Cash on Delivery

by Investing School on September 2, 2009

When goods or services are delivered, the entity making such a delivery sometimes agrees to an arrangement known as cash on delivery, which entails that payment be made in cash. Usually this arrangement is necessary when the entity purchasing the goods or services has a poor credit record or checks have bounced. Some companies with limited capital insist on cash payment, and there are those that will not do business unless cash payment is made.

When cash is the only method of payment accepted, the entity purchasing goods should insist on a receipt or some assurance that, if the goods purchased are of substandard quality or need to be returned for any reason within an agreed upon time frame, a refund or replacement policy is in place.

Anyone purchasing goods or services where a cash only policy is in place should be cautious about such an arrangement. Companies selling black market goods insist on cash payment.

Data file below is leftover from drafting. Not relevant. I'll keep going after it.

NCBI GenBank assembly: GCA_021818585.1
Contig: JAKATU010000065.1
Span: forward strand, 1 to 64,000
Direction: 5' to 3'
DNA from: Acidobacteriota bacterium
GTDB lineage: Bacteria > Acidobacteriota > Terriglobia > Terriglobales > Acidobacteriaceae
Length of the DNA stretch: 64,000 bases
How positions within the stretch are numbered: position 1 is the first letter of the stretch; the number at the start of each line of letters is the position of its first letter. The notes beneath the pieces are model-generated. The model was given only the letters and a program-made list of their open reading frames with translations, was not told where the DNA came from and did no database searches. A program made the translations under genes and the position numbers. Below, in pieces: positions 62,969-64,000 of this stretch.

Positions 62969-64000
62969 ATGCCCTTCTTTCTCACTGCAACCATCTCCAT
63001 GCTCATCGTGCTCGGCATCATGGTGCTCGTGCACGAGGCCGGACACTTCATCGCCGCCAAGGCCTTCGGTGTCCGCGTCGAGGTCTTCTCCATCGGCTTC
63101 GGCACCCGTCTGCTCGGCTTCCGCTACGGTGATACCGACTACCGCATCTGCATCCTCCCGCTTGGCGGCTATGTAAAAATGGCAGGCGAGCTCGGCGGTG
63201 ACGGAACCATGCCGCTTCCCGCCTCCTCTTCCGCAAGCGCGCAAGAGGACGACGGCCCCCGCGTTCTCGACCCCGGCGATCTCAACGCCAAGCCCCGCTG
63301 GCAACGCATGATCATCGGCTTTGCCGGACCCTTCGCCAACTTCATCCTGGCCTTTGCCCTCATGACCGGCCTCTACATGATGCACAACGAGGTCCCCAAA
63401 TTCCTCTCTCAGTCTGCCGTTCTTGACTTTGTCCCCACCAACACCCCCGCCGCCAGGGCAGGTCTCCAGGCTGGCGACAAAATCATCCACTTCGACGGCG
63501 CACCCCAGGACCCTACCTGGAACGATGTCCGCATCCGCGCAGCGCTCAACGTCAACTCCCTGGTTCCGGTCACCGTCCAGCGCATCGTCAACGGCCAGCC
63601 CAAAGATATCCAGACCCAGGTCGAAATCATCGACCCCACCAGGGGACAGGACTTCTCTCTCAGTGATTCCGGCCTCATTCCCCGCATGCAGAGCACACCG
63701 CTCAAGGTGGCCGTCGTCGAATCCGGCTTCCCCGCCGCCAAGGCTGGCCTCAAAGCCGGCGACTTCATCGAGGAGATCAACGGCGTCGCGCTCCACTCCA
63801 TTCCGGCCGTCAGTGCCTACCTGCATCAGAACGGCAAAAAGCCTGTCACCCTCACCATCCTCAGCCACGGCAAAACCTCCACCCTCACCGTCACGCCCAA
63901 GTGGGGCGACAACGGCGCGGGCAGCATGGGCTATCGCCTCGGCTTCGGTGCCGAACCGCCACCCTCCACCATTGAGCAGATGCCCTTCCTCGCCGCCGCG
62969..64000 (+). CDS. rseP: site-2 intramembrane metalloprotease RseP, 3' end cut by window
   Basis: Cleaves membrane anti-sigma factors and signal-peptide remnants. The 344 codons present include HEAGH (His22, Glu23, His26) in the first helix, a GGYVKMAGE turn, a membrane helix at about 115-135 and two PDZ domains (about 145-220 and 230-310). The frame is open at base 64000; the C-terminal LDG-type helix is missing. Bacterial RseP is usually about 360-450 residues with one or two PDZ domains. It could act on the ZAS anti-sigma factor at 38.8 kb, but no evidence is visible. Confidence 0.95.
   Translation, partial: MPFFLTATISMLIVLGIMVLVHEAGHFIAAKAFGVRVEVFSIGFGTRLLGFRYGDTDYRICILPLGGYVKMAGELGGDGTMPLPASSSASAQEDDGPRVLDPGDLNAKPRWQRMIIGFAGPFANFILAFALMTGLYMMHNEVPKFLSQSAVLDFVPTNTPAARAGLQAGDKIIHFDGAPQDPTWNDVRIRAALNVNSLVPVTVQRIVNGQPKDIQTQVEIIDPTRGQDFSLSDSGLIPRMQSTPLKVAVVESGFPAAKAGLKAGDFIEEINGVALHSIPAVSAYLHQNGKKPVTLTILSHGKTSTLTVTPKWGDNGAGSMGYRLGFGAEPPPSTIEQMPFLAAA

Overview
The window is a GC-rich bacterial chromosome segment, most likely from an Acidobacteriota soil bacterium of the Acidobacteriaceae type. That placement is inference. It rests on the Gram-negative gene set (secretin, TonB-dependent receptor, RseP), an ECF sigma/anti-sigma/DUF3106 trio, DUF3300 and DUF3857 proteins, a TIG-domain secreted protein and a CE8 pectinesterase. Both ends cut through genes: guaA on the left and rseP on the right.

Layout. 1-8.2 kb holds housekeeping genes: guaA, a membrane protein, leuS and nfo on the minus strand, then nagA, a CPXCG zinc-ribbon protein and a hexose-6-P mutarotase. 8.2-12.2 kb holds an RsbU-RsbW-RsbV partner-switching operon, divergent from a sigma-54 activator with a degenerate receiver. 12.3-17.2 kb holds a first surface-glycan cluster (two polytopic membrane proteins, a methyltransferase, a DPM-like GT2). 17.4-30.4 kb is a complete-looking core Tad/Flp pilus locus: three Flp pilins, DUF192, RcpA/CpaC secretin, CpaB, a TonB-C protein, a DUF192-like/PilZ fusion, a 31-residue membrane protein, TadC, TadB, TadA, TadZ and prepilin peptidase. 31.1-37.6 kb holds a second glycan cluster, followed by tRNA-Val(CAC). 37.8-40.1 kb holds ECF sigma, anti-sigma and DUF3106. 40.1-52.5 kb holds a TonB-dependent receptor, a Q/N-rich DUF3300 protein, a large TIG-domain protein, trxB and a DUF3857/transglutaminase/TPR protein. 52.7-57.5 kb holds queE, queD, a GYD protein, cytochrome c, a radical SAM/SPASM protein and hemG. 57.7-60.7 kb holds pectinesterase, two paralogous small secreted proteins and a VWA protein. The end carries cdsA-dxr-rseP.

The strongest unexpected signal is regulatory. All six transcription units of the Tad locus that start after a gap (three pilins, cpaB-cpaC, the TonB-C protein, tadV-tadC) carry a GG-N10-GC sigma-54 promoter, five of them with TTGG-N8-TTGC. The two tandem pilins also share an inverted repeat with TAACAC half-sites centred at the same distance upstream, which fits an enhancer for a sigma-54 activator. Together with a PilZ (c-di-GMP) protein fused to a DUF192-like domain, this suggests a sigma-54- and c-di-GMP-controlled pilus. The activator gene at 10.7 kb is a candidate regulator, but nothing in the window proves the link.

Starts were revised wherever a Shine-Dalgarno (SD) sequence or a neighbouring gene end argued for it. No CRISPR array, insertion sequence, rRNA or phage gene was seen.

Almost all government services must be paid in cash. Often legal documents are not given out until there is a cash payment.

Some restaurants and clubs do not accept credit cards or checks. Even some neighborhood convenience stores insist on cash payment.

In today’s world where nearly everyone pays with plastic, a cash on delivery policy can wreak havoc, especially where large transactions are involved. Unless the goods or services being offered are a necessity or are not readily available at another convenient location, the consumer will opt for the seller that does not demand a cash transaction.

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